Congo & Zambia want supply chain in Africa
Zurich On the threshold of electromobility, an African country is moving into the focus of car manufacturers: the Democratic Republic Congo (DRK) is the world’s largest producer of cobalt, the metal that the industry so urgently needs to manufacture high-performance batteries. Although the Central African country has two-thirds of the world’s known reserves, it no longer wants to content with the role of raw material supplier. The government is now concerned with securing a larger part of the value added domestically.
The Industry Minister of the DRC, Julien Paluku Kahongya, said in an interview with the Handelsblatt: “We want to play a more active role in the energy transition.” The meaning of the country for the battery industry must be in proportion to the importance of the raw material reserves.
Not only does the DRC have large reserves of cobalt, the country has also recently discovered deposits of nickel and lithium, Industry Minister Kahongya said. In addition, the metal manganese has been mined in the DRK for decades, and its importance is also increasing rapidly with the growth of electromobility. The first step to keep a larger part of the added value in the Congo is to set up a pilot plant for the production of cobalt chemicals for cathode production.
This factory is scheduled to start work by the end of 2023, Kahongya announced. In addition, the DRK has concluded a cooperation agreement with the neighboring country Zambia, which also wants to significantly increase the mining of battery raw materials.
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According to Industry Minister Kahongya’s plan, a battery factory could be built in Congo by the end of this decade or the beginning of the new decade. The country is in contact with possible partner companies, including Bosch, but also Chinese companies. “We have no preference as to which partner we approach,” he clarifies. The partner will be chosen who is willing to start building a battery factory as quickly as possible.
Cobalt demand is booming
The opportunity to play off one’s own wealth of raw materials is good: car manufacturers around the world are trying to secure access to battery metals such as cobalt and nickel in order to be able to fulfill their own plans for expanding electric car fleets.
Last year, the automotive industry became the largest consumer of cobalt for the first time, according to a recent study by the industry association “Cobalt Institute”. The car manufacturers have thus ousted the manufacturers of mobile phone and laptop batteries from the top position.
Cobalt plays an important role as a stabilizer in high-performance batteries used in electric cars. All car manufacturers are researching cobalt-free batteries, such as the lithium iron phosphate battery. But outside of China, these have not yet caught on. Nickel-manganese-cobalt batteries are still the standard among German premium car manufacturers.
The fact that all manufacturers are reducing the cobalt content in battery chemistry does not change this: This effect is more than compensated for by the strong growth in sales figures. The Cobalt Institute expects the cobalt market to grow from the current 175,000 tonnes to 320,000 tonnes in 2026, a growth rate of 12.7 percent per year.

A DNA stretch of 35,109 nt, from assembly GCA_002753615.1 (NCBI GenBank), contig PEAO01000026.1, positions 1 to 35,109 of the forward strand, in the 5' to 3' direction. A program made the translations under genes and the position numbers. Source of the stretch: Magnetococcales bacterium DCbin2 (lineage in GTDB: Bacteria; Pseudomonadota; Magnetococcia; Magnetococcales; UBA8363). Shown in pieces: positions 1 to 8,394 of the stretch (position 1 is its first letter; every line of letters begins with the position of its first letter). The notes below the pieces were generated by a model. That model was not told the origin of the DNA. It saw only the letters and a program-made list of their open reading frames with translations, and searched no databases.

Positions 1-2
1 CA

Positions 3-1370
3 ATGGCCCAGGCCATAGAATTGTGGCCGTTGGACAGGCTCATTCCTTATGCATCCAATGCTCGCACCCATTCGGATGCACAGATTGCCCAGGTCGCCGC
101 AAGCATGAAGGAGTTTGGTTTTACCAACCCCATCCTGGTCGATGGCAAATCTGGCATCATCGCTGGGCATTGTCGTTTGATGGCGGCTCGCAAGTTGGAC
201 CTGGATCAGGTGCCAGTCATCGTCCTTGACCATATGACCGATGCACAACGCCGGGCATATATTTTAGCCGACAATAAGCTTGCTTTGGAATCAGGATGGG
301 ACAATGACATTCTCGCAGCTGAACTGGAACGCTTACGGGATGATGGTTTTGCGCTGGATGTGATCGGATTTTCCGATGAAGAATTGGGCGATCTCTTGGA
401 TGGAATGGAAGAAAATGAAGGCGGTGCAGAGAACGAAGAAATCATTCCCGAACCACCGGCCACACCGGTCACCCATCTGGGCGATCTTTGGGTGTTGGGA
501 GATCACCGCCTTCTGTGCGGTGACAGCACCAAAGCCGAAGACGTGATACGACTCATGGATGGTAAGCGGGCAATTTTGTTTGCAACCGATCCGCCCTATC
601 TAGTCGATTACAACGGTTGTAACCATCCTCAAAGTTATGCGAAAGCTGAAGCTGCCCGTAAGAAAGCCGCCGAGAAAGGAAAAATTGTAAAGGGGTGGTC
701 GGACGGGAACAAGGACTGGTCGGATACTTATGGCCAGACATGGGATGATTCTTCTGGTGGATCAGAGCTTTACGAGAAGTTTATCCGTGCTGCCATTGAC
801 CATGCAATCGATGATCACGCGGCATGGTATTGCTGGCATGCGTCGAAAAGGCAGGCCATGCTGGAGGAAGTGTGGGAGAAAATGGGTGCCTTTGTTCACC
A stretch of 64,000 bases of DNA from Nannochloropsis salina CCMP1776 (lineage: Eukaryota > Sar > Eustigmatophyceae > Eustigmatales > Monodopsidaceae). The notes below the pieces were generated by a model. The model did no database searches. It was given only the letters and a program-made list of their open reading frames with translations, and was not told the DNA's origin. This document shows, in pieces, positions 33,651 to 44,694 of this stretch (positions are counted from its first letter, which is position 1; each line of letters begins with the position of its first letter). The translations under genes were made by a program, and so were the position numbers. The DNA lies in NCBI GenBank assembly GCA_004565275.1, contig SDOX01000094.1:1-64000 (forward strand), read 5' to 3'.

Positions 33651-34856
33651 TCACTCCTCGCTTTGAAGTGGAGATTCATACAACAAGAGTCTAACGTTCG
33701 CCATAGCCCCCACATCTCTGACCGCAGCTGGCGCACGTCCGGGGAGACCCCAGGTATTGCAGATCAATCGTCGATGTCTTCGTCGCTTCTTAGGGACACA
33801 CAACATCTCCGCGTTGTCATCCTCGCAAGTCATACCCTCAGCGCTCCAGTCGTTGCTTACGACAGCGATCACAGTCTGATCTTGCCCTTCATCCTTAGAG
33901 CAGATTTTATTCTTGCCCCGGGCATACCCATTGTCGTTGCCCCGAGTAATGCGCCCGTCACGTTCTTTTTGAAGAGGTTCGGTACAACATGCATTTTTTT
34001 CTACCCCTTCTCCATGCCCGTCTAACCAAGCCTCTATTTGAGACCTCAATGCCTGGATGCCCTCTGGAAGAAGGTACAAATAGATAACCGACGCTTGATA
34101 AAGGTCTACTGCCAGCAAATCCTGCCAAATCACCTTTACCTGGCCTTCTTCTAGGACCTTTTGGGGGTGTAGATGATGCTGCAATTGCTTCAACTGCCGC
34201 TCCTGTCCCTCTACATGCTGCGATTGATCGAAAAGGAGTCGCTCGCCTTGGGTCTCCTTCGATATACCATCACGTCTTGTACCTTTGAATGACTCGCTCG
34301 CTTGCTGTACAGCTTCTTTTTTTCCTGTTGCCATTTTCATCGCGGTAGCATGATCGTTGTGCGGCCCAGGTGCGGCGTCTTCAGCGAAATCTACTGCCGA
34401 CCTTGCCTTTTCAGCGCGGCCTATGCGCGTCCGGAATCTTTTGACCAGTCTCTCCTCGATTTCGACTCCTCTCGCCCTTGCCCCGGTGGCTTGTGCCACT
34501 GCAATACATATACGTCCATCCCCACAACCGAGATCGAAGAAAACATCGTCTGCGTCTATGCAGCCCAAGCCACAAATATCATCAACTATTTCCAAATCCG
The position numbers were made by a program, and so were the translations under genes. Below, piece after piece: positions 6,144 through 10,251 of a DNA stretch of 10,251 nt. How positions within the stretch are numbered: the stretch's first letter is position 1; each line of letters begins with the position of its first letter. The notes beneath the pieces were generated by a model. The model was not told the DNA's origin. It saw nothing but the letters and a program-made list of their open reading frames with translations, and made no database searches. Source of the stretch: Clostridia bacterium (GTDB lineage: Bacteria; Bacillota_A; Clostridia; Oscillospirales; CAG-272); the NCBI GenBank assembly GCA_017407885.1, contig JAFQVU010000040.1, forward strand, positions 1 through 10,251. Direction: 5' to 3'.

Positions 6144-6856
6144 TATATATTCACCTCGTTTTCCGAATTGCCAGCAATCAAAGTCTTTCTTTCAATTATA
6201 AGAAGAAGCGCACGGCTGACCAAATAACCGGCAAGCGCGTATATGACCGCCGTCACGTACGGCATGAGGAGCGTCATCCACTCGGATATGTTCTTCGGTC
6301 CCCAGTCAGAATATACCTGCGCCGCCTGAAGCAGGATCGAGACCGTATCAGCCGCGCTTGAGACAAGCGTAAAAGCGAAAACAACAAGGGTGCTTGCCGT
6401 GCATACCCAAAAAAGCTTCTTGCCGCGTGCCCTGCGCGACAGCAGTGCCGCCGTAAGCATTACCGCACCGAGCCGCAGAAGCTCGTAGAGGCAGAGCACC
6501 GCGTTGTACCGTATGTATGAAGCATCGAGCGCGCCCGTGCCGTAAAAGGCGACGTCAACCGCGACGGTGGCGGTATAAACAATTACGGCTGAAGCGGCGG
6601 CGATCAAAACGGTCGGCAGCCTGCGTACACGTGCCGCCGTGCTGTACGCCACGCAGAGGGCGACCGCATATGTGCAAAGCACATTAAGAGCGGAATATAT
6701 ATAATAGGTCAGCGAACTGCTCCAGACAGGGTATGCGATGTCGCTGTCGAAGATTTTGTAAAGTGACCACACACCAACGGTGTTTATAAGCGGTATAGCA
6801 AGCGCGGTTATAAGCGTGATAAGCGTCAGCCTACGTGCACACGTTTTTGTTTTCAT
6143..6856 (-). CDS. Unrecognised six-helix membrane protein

The market has already anticipated part of the impending excess demand: in the past twelve months alone, the price of cobalt has more than doubled, from $15.50 per pound to $31.60 per pound.
The Democratic Republic of the Congo is likely to retain a dominant market position: last year, 74 percent of mine production came from the Central African country. Tshimanga Tshipanda, Special Strategic Advisor to the President of the DRC, Félix Tshisekedi, emphasizes: “Without the products of the DRC the green transformation is implemented more slowlythan we can imagine,” he said in an interview with the Handelsblatt. Therefore, his country must play an “essential role” in the global supply chain.
Fight against child labor in small-scale mining
Paul Kabuswe, Zambia’s Mining Minister, is also hoping for a bigger role for his country. The country is a large copper producer – and the demand for the reddish industrial metal is also likely to increase rapidly with the expansion of electromobility. On average, an electric car requires about four times as much copper as a car with a diesel or petrol engine.
In the future, Zambia not only wants to produce copper concentrates, but also copper cables for electric cars. Kabuswe says: “Higher added value is the key.” Zambia is also hoping for cobalt discoveries in the border area with the Congo. “Our two countries are cooperating on robust exploration of the deposits.”
However, many Western manufacturers are still struggling to buy cobalt from Central Africa on a large scale. There is great concern that material from the informal mining sector, in which child labor is also common, will end up in the battery.
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At the same time, however, numerous households in the Congo, for example, are dependent on small-scale mining. The DRK therefore wants to regulate small-scale mining and integrate it into the state-owned company Entreprise Generale du Cobalt (EGC).
The country wants to monitor compliance with common standards such as the ban on child labor. The success of the initiative depends on how committed Western carmakers are to the country. But without cobalt from the Congo, German carmakers would find it difficult to achieve their ambitious electric fleet targets.
More: Gifted with battery raw materials – How Chile, Indonesia and Congo use their wealth of resources